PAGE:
Whether they like it or not, some legacy airlines will likely have to follow in the footsteps of Gulf carriers’ IFE decisions for years to come or risk unfavorable comparisons by passengers and potentially even loss of business.
Emirates VP, product, publishing, digital and events Patrick Brannelly tells Runway Girl Network that the Dubai-based carrier has absolutely no intention of embracing a fully wireless environment for economy class, even when it defines the interiors of its Boeing 777X aircraft, of which it recently ordered 150.
“I cannot see wireless working…On so many levels. [We] will be embedded for many years to come. That’s not to say Wi-Fi delivered content won’t augment this,” says Brannelly.
Offering the very latest generation IFE on aircraft also buys time for carriers until true high-speed Internet can be supported on international flights, and unless and until Hollywood permits the streaming of early window content to passengers’ personal electronic devices (PEDs), which it presently does not.
A long-time airline consultant, who spent years developing the inflight connectivity program for a major international airline, notes that Middle Eastern carriers are “fully vested in embedded IFE and as long as they keep upgrading, the need for demand for connectivity is relatively subdued for some time”.
“But it will be interesting to see what US carriers do; they’re not committed to IFE, they are more cost conscious. Some say that wireless entertainment will become the new norn. But the prevalence of PEDs on board still varies so much by route and cultural context and also there really aren’t robust wireless systems out there that can deal with every single PED. There are so many versions of operating systems, and especially with Android being open platform, it is very difficult to get all your content in the right format for every PED.”
There is no denying that the weight, complexity and cost associated with bringing traditional wired systems to aircraft remains a concern for airlines. Thus far, however, US majors have signaled their intent to continue offering seat-back IFE to passengers on international flights. After all, these systems are now considered a “comfort” factor.
“Seat-back entertainment systems continue to be an important part of the Delta product,” says Delta spokesman Paul Skrbec, noting that this benefit has been extended to a sizable number of the carrier’s narrowbody aircraft. “We are in the middle of installing new seat-back entertainment systems on 56 Boeing 757-200, 43 Boeing 737-800s and 57 Airbus A319 aircraft through 2016. Additionally, more than 100 new Airbus and Boeing aircraft are already scheduled to be delivered with seat-back entertainment through 2018 as noted in our news release where we announced Delta Studio.”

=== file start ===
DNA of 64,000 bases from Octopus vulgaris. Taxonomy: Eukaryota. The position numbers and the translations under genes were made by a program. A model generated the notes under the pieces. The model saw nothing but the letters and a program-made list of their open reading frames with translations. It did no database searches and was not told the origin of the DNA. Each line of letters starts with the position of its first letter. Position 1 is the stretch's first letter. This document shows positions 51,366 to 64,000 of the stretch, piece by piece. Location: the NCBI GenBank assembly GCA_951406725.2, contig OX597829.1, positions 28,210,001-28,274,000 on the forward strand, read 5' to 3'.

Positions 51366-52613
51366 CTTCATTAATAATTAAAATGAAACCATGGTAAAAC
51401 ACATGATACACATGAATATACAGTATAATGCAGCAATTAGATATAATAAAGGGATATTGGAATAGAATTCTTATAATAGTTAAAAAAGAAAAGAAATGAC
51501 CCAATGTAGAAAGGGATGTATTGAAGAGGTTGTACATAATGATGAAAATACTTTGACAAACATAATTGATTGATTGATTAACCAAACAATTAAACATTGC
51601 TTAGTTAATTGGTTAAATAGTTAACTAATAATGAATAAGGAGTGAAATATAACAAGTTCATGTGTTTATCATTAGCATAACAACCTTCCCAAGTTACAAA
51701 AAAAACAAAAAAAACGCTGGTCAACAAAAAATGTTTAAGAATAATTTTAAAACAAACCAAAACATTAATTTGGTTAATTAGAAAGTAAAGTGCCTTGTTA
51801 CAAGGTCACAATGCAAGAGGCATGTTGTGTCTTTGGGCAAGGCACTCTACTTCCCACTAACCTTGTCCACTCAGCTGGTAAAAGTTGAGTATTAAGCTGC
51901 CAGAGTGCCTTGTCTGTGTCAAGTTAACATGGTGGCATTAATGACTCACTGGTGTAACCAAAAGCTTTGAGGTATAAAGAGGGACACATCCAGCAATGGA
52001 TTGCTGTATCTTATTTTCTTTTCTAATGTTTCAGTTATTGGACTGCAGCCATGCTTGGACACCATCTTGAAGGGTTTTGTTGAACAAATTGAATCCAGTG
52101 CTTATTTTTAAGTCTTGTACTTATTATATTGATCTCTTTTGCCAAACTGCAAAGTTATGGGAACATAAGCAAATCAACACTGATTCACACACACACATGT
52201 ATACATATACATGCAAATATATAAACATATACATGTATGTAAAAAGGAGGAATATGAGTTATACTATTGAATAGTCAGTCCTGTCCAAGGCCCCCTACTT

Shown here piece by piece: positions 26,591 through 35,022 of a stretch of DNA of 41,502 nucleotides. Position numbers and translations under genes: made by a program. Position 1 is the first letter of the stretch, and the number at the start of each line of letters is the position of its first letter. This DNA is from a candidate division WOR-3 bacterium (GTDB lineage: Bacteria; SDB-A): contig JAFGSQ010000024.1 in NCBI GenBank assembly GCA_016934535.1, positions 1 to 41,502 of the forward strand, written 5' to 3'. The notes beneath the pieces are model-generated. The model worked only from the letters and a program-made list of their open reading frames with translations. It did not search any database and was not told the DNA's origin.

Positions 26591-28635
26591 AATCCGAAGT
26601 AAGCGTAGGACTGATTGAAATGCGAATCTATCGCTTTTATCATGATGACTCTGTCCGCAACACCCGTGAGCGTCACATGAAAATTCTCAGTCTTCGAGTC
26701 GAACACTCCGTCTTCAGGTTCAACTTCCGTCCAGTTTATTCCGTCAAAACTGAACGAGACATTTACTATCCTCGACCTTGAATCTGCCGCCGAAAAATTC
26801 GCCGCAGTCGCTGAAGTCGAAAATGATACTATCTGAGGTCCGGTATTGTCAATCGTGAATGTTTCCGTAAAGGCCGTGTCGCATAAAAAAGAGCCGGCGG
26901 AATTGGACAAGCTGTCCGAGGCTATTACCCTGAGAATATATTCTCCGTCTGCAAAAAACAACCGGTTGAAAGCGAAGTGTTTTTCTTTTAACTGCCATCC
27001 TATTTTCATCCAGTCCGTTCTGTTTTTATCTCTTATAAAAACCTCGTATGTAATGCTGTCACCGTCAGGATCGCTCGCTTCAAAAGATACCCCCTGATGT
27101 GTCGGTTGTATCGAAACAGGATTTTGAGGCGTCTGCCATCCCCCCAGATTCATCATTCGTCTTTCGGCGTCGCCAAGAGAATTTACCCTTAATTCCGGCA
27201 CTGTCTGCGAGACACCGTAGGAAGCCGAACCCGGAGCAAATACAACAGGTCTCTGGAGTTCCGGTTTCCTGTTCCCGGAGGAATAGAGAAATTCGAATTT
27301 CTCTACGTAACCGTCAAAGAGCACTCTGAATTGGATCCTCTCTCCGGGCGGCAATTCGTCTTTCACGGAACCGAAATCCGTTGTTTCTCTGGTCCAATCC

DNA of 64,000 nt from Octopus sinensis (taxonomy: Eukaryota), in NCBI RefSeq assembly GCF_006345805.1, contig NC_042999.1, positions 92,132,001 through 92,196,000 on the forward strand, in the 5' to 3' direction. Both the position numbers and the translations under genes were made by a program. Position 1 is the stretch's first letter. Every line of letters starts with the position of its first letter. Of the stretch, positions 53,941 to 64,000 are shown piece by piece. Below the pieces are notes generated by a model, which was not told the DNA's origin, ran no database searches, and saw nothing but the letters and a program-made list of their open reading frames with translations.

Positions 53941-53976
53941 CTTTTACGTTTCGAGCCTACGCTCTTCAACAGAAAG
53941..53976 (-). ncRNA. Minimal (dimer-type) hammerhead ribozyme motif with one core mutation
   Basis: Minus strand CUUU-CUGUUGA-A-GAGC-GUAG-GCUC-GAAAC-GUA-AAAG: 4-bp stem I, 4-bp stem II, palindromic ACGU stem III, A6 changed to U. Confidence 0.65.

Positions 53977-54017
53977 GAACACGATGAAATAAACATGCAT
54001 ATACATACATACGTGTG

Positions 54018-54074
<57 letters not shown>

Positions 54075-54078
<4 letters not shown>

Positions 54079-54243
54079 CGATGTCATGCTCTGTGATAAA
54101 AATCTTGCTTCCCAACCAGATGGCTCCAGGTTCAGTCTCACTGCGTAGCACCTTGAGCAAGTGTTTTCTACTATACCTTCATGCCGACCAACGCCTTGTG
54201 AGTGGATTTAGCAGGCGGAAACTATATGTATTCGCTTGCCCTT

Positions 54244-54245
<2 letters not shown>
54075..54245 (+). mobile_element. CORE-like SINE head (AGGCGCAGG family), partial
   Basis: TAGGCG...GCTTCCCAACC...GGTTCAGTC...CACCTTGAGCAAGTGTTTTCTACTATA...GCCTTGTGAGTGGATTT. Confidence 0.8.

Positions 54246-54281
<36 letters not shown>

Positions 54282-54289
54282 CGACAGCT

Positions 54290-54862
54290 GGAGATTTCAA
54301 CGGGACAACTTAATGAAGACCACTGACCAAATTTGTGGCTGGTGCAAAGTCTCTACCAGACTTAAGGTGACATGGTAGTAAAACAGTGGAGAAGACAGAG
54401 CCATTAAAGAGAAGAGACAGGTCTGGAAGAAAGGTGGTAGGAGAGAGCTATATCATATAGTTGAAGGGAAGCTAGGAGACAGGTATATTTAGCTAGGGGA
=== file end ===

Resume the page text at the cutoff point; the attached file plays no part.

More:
A report released this week by Factory Design suggests that airlines are “tossing seat-back screens” in favor of wireless IFE. While carriers are certainly embracing streaming video solutions for narrowbody aircraft and regional widebody fleets (think Lufthansa on its Airbus A320 narrowbodies, United on its new Boeing 737-900s and Qantas on its domestic 767s), many of these aircraft never offered seat-back IFE in the first place. The truth is that we have not yet seen a mass exodus away from seat-back systems on international widebodies, and a number of carriers offer them on their narrowbodies.
Additionally, virtually all long-haul aircraft are ordered with embedded systems. And airframers have already started planning to deliver fourth generation IFE on their new-design aircraft. In announcing the launch of the A330-800neo and A330-900neo, Airbus assured that passengers will enjoy “a 21st century onboard experience” with fourth generation IFE – including 3D films – mood-lighting and full inflight connectivity.
There is, however, what could be considered a grand experiment taking place right now and it should be highlighted. Philippine Airlines (PAL) did not order embedded IFE for its long-haul A330s. Instead, the carrier opted for wireless IFE and inflight connectivity. This is the first flag carrier in recent years to eschew an embedded system for long-haul, international flights. PAL’s program will be watched by airlines and IFE stakeholders because its success could spur others – including second- and third-tier legacies and low-cost carriers – to go all-wireless on long-haul flights as well, particularly as more and more passengers turn to their own PEDs for entertainment.